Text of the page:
Third, be proactive in eliminating obvious problems that increase the likelihood of unplanned extubation by implementing standardized practices such as: 1) documenting the position of the endotracheal tube according to placement at the teeth/gums and referenced to post-intubation chest radiograph; 2) monitoring and specifying endotracheal tube cuff pressures and volumes (e.g. overinflated cuff volume and associated pressures often lead to agitation and likely induce self-extubation to alleviate the pain and discomfort; 3) ensuring the ventilator circuit is maintained on an arm-support; 4) ensuring the endotracheal tube is secure before, during, and after intra-hospital transport.
Fourth, most incidences of unplanned extubation are patient-initiated and tend to occur in those exhibiting restlessness and agitation, particularly when combined with inadequate sedation, and in those who are being weaned from mechanical ventilation.2,3 We recently reported that over 90% of our unplanned extubations occurred in patients who met weaning readiness criteria; 60% did not require re-intubation.4 Another study found only 20% of surgical patients who self-extubated required reintubation.5
The importance of these findings for clinicians are two-fold: first, agitation in critically ill ventilator-dependent patients who appear to be under-sedated and/or in pain should be assessed and treated promptly to reduce the risk of unplanned extubation; second, agitated patients reasonably recovered from their illness who also meet weaning readiness criteria should be given a spontaneous breathing trial and, if they pass, fast-tracked to a trial of extubation.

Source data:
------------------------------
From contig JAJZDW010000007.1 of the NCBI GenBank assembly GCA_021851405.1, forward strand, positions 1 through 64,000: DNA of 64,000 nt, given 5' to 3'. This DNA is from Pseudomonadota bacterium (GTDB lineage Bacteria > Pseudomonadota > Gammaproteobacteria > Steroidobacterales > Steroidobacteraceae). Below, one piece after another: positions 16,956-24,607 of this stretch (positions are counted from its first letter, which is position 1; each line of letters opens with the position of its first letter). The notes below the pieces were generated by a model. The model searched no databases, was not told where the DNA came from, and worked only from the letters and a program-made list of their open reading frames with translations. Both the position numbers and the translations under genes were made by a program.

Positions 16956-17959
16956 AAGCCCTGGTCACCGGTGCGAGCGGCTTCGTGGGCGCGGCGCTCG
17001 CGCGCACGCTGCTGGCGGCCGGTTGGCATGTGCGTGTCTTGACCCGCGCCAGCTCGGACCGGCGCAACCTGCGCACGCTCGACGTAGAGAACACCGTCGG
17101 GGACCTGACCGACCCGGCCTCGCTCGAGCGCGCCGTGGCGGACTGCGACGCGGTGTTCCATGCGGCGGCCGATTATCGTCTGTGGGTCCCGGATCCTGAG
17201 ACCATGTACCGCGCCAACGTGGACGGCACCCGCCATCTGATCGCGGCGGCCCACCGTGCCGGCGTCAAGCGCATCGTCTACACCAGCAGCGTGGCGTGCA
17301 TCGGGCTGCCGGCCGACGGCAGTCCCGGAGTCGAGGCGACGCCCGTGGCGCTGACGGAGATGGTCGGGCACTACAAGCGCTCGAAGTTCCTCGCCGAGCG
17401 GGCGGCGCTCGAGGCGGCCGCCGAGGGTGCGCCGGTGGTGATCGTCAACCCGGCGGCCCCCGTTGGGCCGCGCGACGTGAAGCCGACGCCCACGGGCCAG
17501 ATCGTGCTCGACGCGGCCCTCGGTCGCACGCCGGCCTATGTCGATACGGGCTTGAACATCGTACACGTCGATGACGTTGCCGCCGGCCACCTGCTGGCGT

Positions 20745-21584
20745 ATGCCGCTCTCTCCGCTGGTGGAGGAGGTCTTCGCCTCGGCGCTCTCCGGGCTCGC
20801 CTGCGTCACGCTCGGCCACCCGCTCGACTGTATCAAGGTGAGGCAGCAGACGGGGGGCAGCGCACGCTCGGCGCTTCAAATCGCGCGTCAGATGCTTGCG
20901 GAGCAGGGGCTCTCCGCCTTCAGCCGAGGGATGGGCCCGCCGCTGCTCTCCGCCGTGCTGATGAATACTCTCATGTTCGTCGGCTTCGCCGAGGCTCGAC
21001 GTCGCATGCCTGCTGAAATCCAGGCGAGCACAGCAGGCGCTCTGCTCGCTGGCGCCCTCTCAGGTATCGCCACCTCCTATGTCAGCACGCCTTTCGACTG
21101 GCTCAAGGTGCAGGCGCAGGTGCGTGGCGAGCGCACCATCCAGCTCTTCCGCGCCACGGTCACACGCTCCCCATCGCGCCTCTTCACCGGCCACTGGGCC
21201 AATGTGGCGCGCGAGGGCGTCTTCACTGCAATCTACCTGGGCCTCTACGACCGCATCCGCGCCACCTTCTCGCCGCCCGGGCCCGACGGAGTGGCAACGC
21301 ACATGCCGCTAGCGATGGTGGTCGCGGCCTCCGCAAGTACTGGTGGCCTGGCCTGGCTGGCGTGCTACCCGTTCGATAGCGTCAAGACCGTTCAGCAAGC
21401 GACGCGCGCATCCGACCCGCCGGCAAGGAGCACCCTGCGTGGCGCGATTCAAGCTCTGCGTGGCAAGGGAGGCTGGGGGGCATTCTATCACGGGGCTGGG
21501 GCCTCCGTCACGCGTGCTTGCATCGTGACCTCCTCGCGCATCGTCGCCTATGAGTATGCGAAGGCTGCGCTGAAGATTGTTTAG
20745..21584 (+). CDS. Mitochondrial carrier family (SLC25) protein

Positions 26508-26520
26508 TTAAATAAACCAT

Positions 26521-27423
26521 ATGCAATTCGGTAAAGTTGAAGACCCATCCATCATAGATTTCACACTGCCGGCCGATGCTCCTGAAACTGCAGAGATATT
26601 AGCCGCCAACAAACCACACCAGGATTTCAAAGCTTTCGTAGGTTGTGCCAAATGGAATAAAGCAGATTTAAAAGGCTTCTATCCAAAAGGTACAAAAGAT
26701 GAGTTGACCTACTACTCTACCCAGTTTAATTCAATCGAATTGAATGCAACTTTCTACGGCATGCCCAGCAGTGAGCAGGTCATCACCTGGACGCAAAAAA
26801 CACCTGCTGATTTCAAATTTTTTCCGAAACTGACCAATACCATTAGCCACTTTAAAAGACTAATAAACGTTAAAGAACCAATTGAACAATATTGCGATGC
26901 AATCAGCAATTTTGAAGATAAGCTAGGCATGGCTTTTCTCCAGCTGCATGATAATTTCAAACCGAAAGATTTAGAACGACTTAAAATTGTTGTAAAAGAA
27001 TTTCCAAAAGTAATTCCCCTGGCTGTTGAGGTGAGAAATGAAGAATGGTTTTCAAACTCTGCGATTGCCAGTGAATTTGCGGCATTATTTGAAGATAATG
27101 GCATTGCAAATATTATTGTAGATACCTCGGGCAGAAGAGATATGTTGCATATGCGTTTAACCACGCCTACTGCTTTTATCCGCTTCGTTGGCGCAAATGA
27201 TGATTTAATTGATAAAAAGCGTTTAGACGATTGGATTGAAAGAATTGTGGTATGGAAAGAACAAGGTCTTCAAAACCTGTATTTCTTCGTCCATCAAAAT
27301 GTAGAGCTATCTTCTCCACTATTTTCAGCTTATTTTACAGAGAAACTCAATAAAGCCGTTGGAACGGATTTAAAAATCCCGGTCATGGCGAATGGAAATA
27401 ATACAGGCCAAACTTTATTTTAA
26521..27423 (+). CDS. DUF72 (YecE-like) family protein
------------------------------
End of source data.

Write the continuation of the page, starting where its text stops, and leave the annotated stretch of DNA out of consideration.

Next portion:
Kallet emphasizes these easy-to-implement practices can minimize the risk of unplanned extubation. Implementing and monitoring them simply requires a quality assurance program and educational structure.
“Respiratory care services are well-positioned and -suited to provide leadership in this area,” he said.
1. Bouza C, Garcia E, Diaz M, et al. Unplanned extubation in orally intubated medical patients in the intensive care unit: a prospective cohort study. Heart Lung 2007;36(4):270-276.
2. Da Silva PS, Fonseca MC. Unplanned endotracheal extubation in the intensive care unit: systematic review, critical appraisal, and evidence-based recommendations. Anesth Analg 2012;114(5):1003-1014.
3. Kiekkas P, Aretha D, Panteli E, et al. Unplanned extubation in critically-ill adults: clinical review. Nurse Crit Care 2013;18(3):123-134.
4. Kallet RH, Summers TJ, Lipnick MS. Characteristics of unplanned extubation events in the critical care setting. Respir Care 2018;63(Suppl 10):3016944.
5. Lee J-H, Lee H-C, Jeon Y-T, et al. Clinical outcomes after unplanned extubation in a surgical intensive care population. World J Surg 2014;38:203-210.
Email firstname.lastname@example.org with questions or comments, we’d love to hear from you.